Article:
by Ian R Thorpe
6 August, 2016
Since before civilization began there have been prophets, visionaries, dreamers (or dickheads according to one’s point of view) who have had a very different perspective on life, the universe and everything.* to that held by the mainstream of society. In the Book of Revelation, Saint John the Divine claimed to have seen ‘a new heaven and a new earth’. Chaucer, in the Dream Vision The House of Fame, travels into the heavens on the back of an eagle, which tells him that ‘in this region, certeyn, dwelleth many a citezeyn’.
An idea popular among theoretical physicists which they probably think is new (such people are to be pitied for their naive belief in science, reason and logic,) is the theory of the multiverse, an infinite number of dimensions in each of which exists a separate universe. The idea is not new, as you might expect of any ‘new’ idea proposed by theoretical physicists (they’re good at equations but otherwise not very bright.) Giordano Bruno in the sixteenth century argued for an infinite number of inhabited worlds, with intelligent beings existing on other planets throughout the universe.
Until two hundred years ago, the visionaries and the dreamers controlled the game. The belief that the universe was only a few thousand years old was so well embedded in the human psyche that Shakespeare’s Rosalind could mention it in passing: ‘The poor world is almost 6,000 years old.’ In such a young universe only intelligent design could be a satisfactory explanation for complexity and diversity of life, and a God-created universe could contain all kinds of wonders. It is no surprise that William Blake saw angels in the trees of Peckham Rye, (anyone following his footsteps today would see plastic carrier bags and condoms) and that Emanuel Swedenborg claimed he had conversed with spirits from Mars, Venus, Mercury, Saturn, Jupiter and the moon.
In the centuries following the renaissance of the sciences our understanding of the universe has been completely transformed and with it our knowledge of life on Earth. Geology provides the timeline for evolution; Darwin and his followers described the processes involved. Our more recent understanding of DNA and the workings of genetics provide the tool kit for evolutionary processes. On Earth, instead of regarding ourselves as a unique species, created in the image of our creator we now realise that homo sapiens sapiens (man who knows he knows) is the survivor of a large genus of hominids. It is only the relatively recent extinction of our most persistent competitors, the Neanderthals, that has led us to imagine a human – centric universe.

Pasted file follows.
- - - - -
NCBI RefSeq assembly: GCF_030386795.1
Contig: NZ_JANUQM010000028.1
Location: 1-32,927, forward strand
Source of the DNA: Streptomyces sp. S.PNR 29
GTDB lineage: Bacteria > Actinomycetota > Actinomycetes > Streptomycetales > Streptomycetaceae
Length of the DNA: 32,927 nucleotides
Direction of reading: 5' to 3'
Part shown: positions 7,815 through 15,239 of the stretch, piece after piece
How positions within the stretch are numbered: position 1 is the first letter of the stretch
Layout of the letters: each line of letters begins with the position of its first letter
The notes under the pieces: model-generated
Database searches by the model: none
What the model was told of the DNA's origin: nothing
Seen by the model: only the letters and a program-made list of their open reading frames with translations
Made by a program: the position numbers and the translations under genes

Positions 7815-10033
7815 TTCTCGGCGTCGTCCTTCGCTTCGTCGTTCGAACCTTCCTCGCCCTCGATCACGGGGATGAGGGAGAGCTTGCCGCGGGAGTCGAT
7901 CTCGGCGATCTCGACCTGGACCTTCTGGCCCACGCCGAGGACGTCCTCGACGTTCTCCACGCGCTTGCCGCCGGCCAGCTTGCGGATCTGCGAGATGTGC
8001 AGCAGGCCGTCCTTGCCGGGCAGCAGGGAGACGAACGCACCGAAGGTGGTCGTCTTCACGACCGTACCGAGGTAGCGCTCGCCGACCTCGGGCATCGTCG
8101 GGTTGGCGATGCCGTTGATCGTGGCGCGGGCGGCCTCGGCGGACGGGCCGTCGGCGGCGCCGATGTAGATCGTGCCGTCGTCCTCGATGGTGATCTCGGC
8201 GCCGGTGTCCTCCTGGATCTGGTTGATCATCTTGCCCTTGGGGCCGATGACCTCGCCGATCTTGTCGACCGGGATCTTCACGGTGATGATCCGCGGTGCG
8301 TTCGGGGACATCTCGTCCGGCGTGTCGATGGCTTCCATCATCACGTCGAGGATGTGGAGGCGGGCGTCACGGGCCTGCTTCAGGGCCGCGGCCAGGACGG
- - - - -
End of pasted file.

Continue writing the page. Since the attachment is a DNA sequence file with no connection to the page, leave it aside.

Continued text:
The change in our universe – view was initially from speculation to investigation, from vision to observation. Every decade has brought new discoveries that broadened our knowledge and understanding of the world to the point we have at last reached: now on the threshold of truly wondrous advances in understanding our scientists seem hellbent on abandoning scientific study in favour of speculation and theory once more.
Astronomers and physicists claim we are on the threshold of discovering planets that could support lifeforms similar to ours, lifeforms that we could recognise and investigate on a scientific basis. The pace of discovery is rapid and accelerating, because we recognise the significance of the search and are devoting enormous resources to it. This only proves what a bunch of dickheads, fuckwits and tunnel visioned idiots physicists really are. They cannot see beyond their own narrow interests. There may be planets out there on which Homo Heidelbergensis – or Homo Neranderthalis, like species are surviving as primitive humans did. There might just as well be highly developed species who regard our civilizations as no more significant than ant’s nests and who would suck us up in a tractor beam into the belly of their mothership to reduce us to basic nutrients.
The scientists who talk about making contact with aliens (based on the flimsiest of evidence that there might, just might, by some one in a billion chance there could be a planet orbiting some distant star that might, just might, by some one in a billion chance support a life form like ours that really wants to be best mates with humanity and go for picnics, attend the First Church of Christ Astronaut services and support “liberal” causes with us are crazy. These are the people who want to spend whatever it takes on discovering the fundamental particle that holds everything together (the Higgs Boson or God particle) and yet vehemently deny the existence of God. These are the nut jobs who are turning science into a religion. Their kind of science has replaced observation, experiment, investigation and critical analysis with dogma, made icons of mathematical models and the statistics they produce, turned untestable theories into a creed and scriptures, and insisted things that may or may not have happened unimaginable distances away and incredibly long ago have been proved by speculative mathematics and statistics derived by subjectively interpreting data. Hand having deluded themselves into believing their fantasies are true they stand on a bogus scientific authority to insist these truths are unchallengeable.